Mermaid

By
I know a girl who is a Mermaid. She spends her days under the deafening lines of water that crash, back and forth above her, just as she always has. She does not know the land, for she has never been there, only heard myths of creatures that stand, stilted, supported by the massive earth, pushing up against them. This girl is held by the sea, lets her thin body, clothed by seaweed and choral shells flow with the water that became her. Her skin is lit by the playful arcs of sunlight that bounce in angles off the waves ahead, creating a peach amber glow that Botticelli could only dream of. The scarlet meandering patters of her hair hover around her, seeming alive unto themselves, and her eyes sparkle from some source unknown, some intrinsic enlightenment of her self.
For such a long time, the Mermaid’s only friends were the sea creatures that skimmed the ocean floor beneath her. The fleeing fish, wrapped in their own minds and their own places. They are cold; clammy skin and scales. They do not like the Mermaid. The shellfish, oysters and clams, smell funny to her. And besides, they do not like to talk very much. And the dolphins wonder the bottom, with their sad and brooding countenances following the ground and streams before them. The Mermaid never knows the reason for their unhappiness, she thinks it must be because they are simply dolphins, and this thought makes her rather sad herself. Loneliness was her only company, until one day a cat named Darling fell off a dock and into the ocean. But instead of clawing his way back to the shore, he decided to grow gills and webbed feet. And now he and her are the best of friends.
This unlikely pair, Mermaid and cat, wander the seas, going where the currents take them. They notice that sometimes the water sounds different. There is the quiet water that is still and moving, quick and stopped. In this water the Mermaid thinks that she can hear the earth spinning and time expanding. But other waters are loud and violent and they throw the pair about, as if they don’t want them to be there, as if they have something to hide. And then there are the waters of the deep, the vaguest reaches of the sea. The Mermaid and Darling do not go there, they are afraid of the dark. And these waters seem to scream, scream until their lungs will rip and the universe will wilt around them, falling in on its own being.
One day, after fleeing this black water, they stumbled upon a boy. A human boy. With legs. His eyes were closed, his body floating softly down, down, down. The Mermaid stopped, letting the stream push her forward hesitantly. She stared, transfixed. The way his arms hung above him and the twist of his torso, his long legs, his two feet, his ten toes. And so Darling helped her carry him back to their home. And when he woke she was there, cautiously awaiting his awakening. And as his eyes, a worldly brownish green, took the Mermaid in, her cheeks felt hot and she put her hand to her face, not knowing what this was.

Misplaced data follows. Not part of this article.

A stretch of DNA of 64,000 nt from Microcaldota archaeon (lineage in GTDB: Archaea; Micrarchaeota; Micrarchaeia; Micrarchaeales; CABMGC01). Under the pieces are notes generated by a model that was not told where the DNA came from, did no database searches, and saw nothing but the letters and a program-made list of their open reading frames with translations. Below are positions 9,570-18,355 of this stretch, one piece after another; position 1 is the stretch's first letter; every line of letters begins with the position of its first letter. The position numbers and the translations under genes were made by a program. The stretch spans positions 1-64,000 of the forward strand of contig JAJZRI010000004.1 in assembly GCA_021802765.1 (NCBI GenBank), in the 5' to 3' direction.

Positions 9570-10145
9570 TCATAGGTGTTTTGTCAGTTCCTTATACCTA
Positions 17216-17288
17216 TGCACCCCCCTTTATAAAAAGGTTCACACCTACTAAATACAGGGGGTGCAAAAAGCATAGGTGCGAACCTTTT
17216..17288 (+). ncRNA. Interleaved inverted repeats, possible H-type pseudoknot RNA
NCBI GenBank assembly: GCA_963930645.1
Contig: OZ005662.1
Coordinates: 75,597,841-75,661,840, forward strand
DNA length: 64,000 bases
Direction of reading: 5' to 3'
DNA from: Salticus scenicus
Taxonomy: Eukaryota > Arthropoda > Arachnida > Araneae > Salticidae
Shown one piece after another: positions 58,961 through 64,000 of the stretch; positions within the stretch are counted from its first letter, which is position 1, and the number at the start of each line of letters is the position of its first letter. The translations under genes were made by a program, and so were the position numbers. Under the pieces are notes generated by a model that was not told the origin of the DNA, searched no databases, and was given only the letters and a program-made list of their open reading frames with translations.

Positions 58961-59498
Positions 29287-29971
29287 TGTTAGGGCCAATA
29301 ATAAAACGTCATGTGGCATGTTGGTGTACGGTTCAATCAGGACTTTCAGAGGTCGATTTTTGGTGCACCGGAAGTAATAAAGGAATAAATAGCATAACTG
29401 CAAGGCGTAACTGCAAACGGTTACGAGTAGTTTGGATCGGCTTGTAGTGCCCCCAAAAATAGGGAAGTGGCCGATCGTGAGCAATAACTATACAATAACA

He said his name was Peter, and he couldn’t remember where he came from.

I come from the sea.
Then I think I want to be from the sea.

And the Mermaid was no longer one, herself. They were each other.
They were the water.
And the sand.
The light.
Skin.

But time passed. And Peter swam slower. And his lips turned blue. And he could not follow the cerulean paths with her. And when the Mermaid did not want to look too closely, Darling whispered to her.

He does not belong here.
But I want him here with me.
He will die.
But he is me.
He must break the water, he must go back to land. You must let him go.
…I know.

And the Mermaid let Darling’s soft paws stroke her once fiery hair, now dampened by the truth.

There was the day, not very long after that, when the Mermaid gave Peter a kiss. And she cried to touch his mouth that was colder than the most mysterious parts of the ocean, the parts the Mermaid never dared to go. But she let his arms slip around her, shaking weak. And he leaned his head in a way that would be forever imprinted in her mind, resting his face gently against her neck. And he smelled her skin; lavender and cinnamon and sand and sun. Early mornings and late nights. Tender smiles and waiting words.

You are my heart.

And he left her there, lying on the bottom of the ocean, staring at the brilliant rays of refracting light that he left in his wake.


Without him, the Mermaid felt that she would be okay. He had made her alive. And it didn’t matter that the fish swam by, and the shellfish smelled of rot, and the dolphins cried. She had been whole. Briefly, for only a time, but she had been. And she and Darling would continue to take the water avenues, to and fro, deep and shallow. And just once they ventured into the deepest and it was dark and she couldn’t see, but the Mermaid was not afraid. Every now and then she thought she felt him near, could hear his thoughts and see his dreams. And perhaps she did.
Years later they would come together. For when the Mermaid died, she became part of the sea. And when Peter became all but his body, his ashes were thrown into the same sea. And as they had always been one, separated by water and earth, they became each other again.





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hugawerewolf said...
Aug. 19, 2008 at 4:16 pm
Wow. That was so beautiful! It made me cry. The imagery was wonderful! Please write more.
 
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